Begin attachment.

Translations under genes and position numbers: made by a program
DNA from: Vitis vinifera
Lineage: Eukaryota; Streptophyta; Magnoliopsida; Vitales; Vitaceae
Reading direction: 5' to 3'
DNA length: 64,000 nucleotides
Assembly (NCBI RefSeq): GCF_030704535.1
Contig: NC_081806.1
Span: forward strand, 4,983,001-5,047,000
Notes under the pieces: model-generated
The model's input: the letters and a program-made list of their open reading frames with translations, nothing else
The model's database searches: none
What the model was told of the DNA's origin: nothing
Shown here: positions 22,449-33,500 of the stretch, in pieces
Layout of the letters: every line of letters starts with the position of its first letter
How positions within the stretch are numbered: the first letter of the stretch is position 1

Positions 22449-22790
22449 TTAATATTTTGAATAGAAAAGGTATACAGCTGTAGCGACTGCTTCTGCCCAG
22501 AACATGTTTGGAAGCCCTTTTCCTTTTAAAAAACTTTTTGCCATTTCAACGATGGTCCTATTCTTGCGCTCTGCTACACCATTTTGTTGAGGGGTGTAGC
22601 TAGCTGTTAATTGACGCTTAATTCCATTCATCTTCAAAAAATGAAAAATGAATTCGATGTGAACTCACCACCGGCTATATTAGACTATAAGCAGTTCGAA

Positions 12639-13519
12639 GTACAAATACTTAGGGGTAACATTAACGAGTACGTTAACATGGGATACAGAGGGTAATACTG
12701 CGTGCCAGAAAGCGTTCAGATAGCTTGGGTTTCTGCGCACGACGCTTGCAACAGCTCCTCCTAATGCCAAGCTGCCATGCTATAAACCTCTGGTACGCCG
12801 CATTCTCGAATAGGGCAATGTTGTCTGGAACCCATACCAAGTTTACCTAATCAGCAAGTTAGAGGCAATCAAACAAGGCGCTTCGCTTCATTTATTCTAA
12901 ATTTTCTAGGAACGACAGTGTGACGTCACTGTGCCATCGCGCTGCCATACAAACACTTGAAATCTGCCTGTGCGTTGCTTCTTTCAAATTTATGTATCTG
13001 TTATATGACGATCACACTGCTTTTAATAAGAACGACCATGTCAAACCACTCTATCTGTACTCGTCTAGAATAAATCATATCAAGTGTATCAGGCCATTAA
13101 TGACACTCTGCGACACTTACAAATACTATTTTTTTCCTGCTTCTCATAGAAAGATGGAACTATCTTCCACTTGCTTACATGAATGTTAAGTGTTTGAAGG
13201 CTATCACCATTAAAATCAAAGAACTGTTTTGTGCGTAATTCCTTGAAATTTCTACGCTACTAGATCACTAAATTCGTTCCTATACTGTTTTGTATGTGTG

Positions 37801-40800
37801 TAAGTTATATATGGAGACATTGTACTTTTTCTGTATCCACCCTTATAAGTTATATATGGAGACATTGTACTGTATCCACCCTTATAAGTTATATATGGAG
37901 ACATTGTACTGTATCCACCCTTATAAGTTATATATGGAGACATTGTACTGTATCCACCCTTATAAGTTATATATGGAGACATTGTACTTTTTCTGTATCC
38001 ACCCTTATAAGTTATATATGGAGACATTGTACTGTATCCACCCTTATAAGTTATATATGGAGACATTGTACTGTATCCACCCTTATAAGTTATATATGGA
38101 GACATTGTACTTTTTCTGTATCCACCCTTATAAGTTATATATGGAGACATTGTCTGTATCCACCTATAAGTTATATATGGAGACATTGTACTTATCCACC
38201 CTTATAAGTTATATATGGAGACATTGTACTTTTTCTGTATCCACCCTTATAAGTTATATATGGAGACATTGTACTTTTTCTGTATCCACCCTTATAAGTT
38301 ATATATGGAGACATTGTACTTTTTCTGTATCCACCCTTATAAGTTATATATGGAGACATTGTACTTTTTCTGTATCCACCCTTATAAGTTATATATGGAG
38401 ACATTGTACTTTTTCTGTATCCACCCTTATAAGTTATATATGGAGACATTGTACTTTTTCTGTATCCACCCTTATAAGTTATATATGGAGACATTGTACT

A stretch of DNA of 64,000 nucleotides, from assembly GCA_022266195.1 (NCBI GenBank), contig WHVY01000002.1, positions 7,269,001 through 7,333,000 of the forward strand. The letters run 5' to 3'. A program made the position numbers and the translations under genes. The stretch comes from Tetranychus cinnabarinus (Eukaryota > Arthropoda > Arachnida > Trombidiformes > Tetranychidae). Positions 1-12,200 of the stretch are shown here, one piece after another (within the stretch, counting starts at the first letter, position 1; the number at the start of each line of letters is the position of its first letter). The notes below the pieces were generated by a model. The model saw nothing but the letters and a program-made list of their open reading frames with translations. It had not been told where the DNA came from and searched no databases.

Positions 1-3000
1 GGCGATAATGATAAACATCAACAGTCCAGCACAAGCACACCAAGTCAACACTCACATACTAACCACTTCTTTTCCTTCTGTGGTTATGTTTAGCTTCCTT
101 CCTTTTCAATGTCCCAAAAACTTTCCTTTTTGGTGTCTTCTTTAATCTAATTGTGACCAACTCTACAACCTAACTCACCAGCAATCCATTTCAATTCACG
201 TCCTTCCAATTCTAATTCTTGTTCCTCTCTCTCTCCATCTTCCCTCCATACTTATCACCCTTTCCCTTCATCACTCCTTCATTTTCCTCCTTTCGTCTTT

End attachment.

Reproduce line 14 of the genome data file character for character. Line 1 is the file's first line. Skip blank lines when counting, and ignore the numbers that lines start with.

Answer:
Layout of the letters: every line of letters starts with the position of its first letter